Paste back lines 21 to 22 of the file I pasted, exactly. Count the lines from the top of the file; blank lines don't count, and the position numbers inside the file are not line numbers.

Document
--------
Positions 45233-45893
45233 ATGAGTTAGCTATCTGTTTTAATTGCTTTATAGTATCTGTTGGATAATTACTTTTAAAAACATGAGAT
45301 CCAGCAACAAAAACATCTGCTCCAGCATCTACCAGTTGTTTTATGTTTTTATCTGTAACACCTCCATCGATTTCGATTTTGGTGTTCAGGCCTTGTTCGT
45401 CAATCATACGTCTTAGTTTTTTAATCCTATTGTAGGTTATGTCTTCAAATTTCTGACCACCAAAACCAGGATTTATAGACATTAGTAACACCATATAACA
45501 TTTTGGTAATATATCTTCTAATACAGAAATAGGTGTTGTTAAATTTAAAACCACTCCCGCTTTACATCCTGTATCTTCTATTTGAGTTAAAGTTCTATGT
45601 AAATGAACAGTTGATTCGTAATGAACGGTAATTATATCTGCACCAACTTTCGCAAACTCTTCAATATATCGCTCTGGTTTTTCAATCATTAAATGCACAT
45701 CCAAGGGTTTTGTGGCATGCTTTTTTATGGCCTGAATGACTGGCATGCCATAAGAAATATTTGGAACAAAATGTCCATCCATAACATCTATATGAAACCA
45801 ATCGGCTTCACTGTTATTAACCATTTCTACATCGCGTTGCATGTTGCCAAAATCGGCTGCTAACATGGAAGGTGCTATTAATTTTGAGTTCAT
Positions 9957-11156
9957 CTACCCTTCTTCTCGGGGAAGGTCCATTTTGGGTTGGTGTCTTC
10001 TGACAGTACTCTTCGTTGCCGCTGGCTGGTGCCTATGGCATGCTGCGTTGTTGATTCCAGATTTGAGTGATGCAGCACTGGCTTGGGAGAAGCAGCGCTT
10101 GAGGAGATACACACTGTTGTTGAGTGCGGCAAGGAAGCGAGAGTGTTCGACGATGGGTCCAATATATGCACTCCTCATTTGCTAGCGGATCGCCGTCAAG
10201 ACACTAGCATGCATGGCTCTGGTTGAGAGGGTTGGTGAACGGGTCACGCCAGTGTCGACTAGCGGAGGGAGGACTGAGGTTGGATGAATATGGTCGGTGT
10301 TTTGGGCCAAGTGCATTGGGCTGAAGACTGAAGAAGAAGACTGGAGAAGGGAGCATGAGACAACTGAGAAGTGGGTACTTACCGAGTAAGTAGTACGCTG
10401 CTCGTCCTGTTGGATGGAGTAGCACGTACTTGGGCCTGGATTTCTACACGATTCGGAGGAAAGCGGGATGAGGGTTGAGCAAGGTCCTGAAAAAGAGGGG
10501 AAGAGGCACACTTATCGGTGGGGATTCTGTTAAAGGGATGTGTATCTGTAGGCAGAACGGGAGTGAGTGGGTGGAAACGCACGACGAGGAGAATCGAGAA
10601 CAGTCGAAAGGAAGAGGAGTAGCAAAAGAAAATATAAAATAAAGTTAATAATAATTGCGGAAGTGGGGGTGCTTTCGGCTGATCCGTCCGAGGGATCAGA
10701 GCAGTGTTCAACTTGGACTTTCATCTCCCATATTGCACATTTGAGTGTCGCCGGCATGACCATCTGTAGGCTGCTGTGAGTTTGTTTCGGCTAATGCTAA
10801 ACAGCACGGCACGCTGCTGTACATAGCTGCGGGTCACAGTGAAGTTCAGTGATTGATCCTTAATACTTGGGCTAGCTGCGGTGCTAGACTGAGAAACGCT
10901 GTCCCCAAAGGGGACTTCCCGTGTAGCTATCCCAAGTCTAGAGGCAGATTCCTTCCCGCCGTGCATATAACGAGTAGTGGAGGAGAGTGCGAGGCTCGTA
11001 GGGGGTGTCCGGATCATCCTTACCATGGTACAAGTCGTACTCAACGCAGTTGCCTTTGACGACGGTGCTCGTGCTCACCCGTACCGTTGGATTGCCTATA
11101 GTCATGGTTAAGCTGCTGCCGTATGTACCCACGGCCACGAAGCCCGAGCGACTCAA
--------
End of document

11001 GGGGGTGTCCGGATCATCCTTACCATGGTACAAGTCGTACTCAACGCAGTTGCCTTTGACGACGGTGCTCGTGCTCACCCGTACCGTTGGATTGCCTATA
11101 GTCATGGTTAAGCTGCTGCCGTATGTACCCACGGCCACGAAGCCCGAGCGACTCAA